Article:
Marcus Boyle appointed new Gambling Commission chair

| By Robin Harrison
UK Culture Secretary Oliver Dowden has appointed Marcus Boyle to chair the Gambling Commission, replacing Bill Moyes in the role.
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He will begin a five-year term at Great Britain’s gambling regulator from 5 September, as Moyes’ own term – which began in 2017 – comes to an end. 

Boyle has a background in finance, serving as an equity partner for two global professional services businesses, most recently serving as board member, chief strategy officer and chief operating officer of Deloitte. He also chairs the British American Drama Academy. 

MARCUS BOYLE

The government described him as having extensive change management experience, across both public and private sector entities. 

He takes on the role with the government’s review of the 2005 Gambling Act underway, and a white paper setting out a series of regulatory reforms expected by the end of 2021.

Dowden described his appointment as an important moment for the regulator, saying it would bring a new direction and focus for the Commission.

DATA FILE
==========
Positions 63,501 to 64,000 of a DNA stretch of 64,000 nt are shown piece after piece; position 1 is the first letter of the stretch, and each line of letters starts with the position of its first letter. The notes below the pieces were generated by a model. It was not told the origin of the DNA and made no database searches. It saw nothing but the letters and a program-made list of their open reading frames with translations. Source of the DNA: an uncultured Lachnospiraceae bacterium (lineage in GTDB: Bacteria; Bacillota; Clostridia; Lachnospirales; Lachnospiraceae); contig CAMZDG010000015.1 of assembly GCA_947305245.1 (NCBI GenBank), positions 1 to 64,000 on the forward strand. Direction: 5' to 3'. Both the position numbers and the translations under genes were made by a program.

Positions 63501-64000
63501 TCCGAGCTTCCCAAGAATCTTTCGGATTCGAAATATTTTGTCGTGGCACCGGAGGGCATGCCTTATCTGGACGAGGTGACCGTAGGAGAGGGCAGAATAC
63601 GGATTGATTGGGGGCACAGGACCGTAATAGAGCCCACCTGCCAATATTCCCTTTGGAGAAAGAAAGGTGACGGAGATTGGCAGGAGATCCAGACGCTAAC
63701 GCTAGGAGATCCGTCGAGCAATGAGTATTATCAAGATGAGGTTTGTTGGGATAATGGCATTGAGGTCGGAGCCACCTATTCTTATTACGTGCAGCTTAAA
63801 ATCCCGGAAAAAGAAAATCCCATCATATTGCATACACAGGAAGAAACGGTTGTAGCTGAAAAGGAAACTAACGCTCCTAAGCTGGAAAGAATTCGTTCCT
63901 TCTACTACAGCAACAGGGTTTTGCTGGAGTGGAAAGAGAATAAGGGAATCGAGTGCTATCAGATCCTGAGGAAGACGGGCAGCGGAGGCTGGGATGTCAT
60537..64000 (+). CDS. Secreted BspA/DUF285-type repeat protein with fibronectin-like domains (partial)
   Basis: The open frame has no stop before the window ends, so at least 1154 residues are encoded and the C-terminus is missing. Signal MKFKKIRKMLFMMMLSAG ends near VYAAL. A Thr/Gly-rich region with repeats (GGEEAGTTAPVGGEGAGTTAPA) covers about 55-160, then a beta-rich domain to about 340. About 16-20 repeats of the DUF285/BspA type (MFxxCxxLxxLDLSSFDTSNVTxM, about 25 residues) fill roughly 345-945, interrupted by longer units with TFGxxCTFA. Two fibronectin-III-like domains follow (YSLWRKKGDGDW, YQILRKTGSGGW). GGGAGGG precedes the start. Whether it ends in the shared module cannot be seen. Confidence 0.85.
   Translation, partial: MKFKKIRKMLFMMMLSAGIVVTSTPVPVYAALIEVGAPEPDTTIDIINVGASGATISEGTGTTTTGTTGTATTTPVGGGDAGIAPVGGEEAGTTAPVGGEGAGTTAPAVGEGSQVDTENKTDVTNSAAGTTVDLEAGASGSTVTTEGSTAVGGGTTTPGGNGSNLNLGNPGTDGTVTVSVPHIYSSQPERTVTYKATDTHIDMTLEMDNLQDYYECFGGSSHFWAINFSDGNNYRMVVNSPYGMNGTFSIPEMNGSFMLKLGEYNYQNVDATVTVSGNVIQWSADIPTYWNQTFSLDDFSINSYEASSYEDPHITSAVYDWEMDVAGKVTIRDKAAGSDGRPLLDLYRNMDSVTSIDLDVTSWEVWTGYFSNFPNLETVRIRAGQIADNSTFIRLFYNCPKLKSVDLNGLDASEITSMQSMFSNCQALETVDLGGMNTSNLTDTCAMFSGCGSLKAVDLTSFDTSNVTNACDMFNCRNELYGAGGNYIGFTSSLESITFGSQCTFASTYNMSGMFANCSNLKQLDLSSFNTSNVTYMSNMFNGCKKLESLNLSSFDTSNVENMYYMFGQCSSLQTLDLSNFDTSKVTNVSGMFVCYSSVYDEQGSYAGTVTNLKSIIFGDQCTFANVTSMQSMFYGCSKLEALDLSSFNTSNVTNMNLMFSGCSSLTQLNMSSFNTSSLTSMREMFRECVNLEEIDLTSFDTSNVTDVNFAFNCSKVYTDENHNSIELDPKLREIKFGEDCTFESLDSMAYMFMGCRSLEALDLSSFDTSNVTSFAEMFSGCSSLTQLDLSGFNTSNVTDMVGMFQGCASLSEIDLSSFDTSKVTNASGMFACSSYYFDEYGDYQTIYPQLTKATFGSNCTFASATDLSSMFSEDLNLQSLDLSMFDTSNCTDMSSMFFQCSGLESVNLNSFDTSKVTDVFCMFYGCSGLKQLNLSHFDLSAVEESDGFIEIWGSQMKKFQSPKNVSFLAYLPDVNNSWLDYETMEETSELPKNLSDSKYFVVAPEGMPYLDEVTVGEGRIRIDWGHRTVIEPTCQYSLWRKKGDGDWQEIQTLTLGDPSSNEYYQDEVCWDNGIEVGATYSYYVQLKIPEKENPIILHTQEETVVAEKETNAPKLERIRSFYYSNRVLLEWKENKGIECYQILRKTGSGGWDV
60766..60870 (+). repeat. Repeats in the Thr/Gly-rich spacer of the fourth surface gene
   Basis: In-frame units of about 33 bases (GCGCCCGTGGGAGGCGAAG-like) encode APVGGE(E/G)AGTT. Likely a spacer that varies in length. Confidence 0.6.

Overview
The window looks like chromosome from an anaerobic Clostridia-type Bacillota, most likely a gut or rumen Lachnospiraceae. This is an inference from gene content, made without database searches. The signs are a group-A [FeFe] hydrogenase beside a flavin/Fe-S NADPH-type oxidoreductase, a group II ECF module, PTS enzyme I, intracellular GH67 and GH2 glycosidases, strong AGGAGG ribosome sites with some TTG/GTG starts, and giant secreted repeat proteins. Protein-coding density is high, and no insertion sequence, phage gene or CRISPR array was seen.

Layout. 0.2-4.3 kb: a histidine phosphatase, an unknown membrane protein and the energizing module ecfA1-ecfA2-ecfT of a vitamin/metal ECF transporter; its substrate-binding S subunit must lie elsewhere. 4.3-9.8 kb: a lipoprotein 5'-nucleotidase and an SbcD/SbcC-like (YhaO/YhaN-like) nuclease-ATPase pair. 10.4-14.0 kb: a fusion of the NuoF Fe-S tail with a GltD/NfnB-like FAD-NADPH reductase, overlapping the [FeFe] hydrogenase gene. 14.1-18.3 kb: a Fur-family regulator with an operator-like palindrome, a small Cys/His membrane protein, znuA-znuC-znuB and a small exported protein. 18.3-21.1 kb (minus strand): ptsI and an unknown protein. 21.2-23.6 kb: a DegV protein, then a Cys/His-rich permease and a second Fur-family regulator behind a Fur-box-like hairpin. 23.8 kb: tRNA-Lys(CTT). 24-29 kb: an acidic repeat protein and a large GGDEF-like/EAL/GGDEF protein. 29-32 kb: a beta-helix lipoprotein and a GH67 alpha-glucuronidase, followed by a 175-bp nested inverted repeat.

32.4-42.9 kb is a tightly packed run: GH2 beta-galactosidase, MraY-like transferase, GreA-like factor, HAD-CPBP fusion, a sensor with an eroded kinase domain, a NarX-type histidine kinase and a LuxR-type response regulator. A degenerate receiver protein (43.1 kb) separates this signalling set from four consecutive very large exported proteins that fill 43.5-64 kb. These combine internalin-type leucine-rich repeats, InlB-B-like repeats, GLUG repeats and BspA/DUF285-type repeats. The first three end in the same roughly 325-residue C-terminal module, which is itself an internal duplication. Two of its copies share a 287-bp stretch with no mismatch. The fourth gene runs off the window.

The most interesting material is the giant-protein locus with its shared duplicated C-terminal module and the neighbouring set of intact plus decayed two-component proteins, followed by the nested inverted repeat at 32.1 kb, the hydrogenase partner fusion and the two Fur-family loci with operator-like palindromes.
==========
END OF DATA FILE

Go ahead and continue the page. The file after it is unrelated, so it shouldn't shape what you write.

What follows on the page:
“His expertise will be invaluable as he steers the Commission into a new era of gambling regulation fit for the digital age,” the minister added.

Boyle has already been welcomed to the role by industry body the Betting and Gaming Council, with chair Brigid Simmonds congratulating him on his appointment. 

“As part of our continued commitment to ever higher standards on safer gambling, the BGC will continue to work with the Gambling Commission, as well as with the government on their evidence-led Gambling Review,” Simmonds said. 

“I would also like to thank Marcus’s predecessor Bill Moyes for working with us over the last two years and wish him well for the future.”

The Commission is also on the hunt for a permanent chief executive, after Neil McArthur stood down from the role earlier this year. Andrew Rhodes, who previously worked for the Department of Work and Pensions and DVLA, was appointed as his interim replacement, on an 18-month contract in June.

Marcus Boyle image: Department for Digital, Culture, Media and Sport

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